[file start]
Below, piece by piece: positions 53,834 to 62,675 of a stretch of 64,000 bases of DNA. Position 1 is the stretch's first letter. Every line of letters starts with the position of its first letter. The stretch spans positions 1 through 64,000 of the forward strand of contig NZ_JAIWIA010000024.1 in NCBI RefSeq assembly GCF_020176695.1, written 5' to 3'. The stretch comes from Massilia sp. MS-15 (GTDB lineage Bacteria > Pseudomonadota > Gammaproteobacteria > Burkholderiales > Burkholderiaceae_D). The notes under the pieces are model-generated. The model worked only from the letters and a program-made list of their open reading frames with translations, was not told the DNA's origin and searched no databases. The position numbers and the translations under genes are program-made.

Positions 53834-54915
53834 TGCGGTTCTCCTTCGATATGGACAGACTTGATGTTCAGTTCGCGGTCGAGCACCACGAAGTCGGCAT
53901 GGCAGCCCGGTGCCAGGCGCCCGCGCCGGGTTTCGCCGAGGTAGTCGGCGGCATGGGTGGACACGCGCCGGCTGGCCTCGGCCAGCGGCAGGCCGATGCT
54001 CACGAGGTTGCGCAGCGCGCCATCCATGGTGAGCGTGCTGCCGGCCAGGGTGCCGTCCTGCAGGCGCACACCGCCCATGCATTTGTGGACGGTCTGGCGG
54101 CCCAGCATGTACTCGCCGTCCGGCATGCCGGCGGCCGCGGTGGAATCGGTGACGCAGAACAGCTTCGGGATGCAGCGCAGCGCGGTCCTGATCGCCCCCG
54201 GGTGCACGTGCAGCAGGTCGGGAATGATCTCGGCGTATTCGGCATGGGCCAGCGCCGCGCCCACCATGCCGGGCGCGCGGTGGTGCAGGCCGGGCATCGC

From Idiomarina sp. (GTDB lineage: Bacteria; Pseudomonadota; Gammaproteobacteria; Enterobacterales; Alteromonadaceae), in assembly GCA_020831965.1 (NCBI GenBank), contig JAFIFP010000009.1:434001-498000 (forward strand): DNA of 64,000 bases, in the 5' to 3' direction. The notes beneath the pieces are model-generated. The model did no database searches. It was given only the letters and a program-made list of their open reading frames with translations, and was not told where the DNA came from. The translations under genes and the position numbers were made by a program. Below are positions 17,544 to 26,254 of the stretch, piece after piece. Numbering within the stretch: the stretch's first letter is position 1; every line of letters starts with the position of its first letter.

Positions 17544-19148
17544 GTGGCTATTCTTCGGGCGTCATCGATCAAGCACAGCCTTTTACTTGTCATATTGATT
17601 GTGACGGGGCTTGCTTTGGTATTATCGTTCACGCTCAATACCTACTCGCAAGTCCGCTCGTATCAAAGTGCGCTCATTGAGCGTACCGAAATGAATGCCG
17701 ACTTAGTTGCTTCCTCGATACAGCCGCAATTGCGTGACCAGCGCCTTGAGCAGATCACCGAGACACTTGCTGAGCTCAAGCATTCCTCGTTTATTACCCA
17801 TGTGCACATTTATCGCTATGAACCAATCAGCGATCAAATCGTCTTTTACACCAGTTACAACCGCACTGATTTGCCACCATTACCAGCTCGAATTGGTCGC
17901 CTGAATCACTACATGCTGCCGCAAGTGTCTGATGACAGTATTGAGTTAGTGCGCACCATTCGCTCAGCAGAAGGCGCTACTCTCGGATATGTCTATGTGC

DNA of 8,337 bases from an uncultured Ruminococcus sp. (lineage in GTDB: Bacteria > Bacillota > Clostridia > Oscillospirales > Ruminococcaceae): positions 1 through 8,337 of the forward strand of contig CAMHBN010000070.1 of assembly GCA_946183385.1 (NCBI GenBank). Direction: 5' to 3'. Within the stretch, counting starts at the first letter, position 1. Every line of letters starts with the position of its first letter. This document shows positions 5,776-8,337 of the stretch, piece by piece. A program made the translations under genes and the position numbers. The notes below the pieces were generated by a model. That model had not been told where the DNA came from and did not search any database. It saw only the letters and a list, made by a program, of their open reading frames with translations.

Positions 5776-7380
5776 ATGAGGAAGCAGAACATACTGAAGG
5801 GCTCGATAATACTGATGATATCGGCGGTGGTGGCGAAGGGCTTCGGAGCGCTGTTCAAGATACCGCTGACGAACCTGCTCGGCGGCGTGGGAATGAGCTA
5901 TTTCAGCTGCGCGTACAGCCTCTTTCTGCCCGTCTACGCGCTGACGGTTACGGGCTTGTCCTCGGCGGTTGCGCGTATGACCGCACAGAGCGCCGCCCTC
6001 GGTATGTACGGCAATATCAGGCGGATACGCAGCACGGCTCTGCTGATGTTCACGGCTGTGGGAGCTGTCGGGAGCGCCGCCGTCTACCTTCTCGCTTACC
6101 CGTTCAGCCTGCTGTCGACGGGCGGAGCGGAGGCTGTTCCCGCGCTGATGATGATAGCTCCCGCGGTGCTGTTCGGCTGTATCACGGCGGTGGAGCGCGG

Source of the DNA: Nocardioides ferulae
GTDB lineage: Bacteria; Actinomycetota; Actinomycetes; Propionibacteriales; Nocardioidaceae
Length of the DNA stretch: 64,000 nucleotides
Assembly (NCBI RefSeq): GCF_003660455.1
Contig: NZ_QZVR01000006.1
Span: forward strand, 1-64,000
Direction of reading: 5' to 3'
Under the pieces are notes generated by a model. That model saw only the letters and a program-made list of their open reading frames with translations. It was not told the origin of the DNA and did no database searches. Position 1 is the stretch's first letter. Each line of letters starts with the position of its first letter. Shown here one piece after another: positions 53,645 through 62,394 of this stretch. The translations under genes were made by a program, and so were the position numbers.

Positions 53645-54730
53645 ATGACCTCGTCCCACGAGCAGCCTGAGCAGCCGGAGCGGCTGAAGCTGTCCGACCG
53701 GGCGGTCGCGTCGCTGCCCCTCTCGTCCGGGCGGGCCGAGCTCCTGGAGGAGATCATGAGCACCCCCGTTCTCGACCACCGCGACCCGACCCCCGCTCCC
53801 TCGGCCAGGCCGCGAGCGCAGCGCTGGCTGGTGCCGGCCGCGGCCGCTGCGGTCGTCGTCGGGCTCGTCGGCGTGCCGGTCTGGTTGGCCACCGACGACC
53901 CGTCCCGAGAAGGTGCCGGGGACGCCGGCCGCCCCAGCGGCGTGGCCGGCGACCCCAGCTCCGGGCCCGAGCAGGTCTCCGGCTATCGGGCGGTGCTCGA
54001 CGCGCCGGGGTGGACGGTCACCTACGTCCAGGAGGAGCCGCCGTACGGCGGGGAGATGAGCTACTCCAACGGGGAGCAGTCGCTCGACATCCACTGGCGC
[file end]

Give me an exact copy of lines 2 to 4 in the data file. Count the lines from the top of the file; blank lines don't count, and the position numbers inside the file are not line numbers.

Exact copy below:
Positions 53834-54915
53834 TGCGGTTCTCCTTCGATATGGACAGACTTGATGTTCAGTTCGCGGTCGAGCACCACGAAGTCGGCAT
53901 GGCAGCCCGGTGCCAGGCGCCCGCGCCGGGTTTCGCCGAGGTAGTCGGCGGCATGGGTGGACACGCGCCGGCTGGCCTCGGCCAGCGGCAGGCCGATGCT